Our potatoes are growing in the field now—white fingerlings, heirloom purples and waxy pinks. The shiny leaves have broken the ground and are forming rows along with other spring crops like arugula, lettuce and kale.

Each spring, we join a few other farms to order organic “seed” potatoes, which are potatoes intended for planting. We store them in crates in the playroom to keep them free of frost until we are ready to plant them.

When the potatoes arrived at our house and my husband set them out in a dozen black crates across our playroom, I knew our shmita (sabbatical) year was really over. Children maneuvered around the crates, and the room smelled like freshly turned earth.

After a yearlong break from farming and an unusually cold spring, the farm is finally getting back in gear. Potato planting is one of the big early plantings and tends to bring out the neighbors. This year a friend who just celebrated his 85th birthday, and has been farming since he was 10 years old, came out to help us fix a tractor and chat.

He wanted to check all the attachments on our tractor and take a close look at the soil and some transplants we were putting in. You can imagine my nine-year-old son’s face when he shared that he started driving a tractor around age 10 or 11.

We planted potatoes using an attachment on the tractor that formed shallow furrows. We hand-tossed the potato seed chunks into the row and used the tractor to cover the rows. The children helped bury the potatoes that the tractor left exposed.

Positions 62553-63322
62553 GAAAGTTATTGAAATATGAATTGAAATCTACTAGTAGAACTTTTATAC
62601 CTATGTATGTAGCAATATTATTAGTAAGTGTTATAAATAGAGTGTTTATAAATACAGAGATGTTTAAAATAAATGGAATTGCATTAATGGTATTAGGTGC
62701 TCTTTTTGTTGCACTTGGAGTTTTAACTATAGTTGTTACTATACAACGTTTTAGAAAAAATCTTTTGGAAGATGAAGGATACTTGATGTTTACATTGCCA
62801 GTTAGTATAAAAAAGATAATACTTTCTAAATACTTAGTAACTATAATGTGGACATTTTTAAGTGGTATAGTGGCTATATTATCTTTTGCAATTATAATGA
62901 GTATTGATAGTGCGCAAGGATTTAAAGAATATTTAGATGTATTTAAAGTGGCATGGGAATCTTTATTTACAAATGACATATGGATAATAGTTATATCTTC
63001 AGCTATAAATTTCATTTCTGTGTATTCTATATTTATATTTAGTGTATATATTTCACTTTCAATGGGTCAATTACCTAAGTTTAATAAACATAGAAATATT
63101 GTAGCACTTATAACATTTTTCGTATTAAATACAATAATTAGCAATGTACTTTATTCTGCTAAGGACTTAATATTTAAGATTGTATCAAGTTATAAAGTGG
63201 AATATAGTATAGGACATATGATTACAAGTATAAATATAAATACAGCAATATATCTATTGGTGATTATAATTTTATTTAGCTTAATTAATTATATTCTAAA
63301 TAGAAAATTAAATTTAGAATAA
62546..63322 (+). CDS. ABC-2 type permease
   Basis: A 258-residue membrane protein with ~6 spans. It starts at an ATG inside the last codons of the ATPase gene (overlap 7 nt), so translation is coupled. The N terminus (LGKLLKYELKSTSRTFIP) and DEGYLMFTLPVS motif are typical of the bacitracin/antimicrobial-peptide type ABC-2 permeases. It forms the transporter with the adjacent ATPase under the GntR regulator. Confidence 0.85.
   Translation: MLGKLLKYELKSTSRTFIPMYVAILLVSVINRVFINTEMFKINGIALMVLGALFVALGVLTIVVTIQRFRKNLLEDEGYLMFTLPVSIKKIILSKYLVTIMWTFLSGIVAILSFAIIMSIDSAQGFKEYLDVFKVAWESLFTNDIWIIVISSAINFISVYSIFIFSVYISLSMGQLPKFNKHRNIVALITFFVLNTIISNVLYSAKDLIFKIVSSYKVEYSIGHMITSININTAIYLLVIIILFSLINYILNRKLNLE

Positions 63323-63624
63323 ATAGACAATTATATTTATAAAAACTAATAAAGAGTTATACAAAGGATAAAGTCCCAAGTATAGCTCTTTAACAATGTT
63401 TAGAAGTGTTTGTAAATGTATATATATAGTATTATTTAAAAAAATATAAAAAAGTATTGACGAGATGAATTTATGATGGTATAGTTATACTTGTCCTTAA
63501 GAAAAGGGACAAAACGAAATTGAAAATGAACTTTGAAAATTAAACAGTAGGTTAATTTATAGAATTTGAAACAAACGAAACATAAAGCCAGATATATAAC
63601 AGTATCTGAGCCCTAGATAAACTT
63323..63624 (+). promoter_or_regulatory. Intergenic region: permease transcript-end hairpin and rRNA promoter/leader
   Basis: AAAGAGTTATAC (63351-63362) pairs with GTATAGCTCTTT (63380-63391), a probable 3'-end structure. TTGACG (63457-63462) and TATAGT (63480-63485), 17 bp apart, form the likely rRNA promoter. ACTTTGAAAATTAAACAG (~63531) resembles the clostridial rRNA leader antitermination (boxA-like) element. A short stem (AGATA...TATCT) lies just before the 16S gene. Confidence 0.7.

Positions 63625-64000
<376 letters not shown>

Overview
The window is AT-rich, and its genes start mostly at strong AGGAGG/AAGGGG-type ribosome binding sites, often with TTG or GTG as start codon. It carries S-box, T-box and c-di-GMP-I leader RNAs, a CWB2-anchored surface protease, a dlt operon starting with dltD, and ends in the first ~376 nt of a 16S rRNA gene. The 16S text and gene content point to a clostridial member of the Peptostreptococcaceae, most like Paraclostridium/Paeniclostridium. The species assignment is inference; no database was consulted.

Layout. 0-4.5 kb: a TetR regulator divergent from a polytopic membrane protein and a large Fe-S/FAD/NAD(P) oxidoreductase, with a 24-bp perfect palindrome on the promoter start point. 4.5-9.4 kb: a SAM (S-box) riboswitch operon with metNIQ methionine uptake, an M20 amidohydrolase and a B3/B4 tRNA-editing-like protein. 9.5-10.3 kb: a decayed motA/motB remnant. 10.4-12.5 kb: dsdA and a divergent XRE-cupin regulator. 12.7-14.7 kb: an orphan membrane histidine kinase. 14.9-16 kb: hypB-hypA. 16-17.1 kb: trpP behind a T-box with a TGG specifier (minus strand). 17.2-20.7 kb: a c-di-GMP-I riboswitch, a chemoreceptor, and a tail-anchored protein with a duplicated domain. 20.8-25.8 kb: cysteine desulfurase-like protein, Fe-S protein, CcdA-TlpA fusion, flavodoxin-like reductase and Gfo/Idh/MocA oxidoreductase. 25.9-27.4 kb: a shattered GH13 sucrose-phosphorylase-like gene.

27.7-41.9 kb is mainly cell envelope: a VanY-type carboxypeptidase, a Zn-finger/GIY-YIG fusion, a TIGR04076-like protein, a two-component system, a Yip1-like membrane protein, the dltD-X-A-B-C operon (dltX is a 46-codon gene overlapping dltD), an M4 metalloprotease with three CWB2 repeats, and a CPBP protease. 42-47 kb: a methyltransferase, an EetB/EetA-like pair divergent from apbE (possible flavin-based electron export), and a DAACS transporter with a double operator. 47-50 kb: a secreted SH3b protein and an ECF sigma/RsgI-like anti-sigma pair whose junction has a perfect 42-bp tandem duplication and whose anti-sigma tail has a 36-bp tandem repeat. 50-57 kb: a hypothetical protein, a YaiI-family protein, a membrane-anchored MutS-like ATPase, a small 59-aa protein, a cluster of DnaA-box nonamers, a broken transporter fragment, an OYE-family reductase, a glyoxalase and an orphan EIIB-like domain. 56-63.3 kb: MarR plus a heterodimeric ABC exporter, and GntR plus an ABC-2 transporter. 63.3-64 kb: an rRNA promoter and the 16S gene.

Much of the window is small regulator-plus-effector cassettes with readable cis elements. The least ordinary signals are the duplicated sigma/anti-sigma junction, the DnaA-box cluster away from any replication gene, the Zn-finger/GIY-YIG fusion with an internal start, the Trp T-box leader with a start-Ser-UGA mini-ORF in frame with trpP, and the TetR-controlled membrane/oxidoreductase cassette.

This year, I am trying to establish the habit of counting the Omer and looking forward to building a fire on Lag b’Omer, on May 26th. Lag b’Omer is celebrated with bonfires, family picnics and children playing with bows and arrows.

Potatoes are considered a traditional Lag b’Omer food, especially in Israel, along with grilled meats and salads. That doesn’t seem so surprising considering that potatoes find their way into most Jewish holiday meals. I remember learning the Yiddish song “Bulbes,” about eating potatoes every night of the week, at a National Yiddish Book Center program when I was in college.

There doesn’t seem to be a specific explanation for why potatoes are traditional for Lag b’Omer besides that they are cheap and easily cooked in foil as part of a campfire. I am guessing that is how s’mores also became traditional.

One possible explanation is that since potatoes grow hidden in the ground and the above-ground leaves are poisonous, they can be a metaphor for digging deeper for meaning and for the reward of revealing what may be hidden. Lag b’Omer is a celebration of the secrets of Jewish mysticism being revealed and shared, and in Israel, during the holiday, hundreds of thousands of people make the pilgrimage to the grave of Rabbi Shimon Bar Yochai, a Jewish mystic who spent many years in hiding in a dark cave with his son before he emerged and shared the secret teachings that are seen as the start of Jewish mysticism. I think that other foods with hidden surprises, like knishes or dumplings, would fit well, too.

Top photo: Tanya’s husband, Scott Hertzberg, on their potato planter.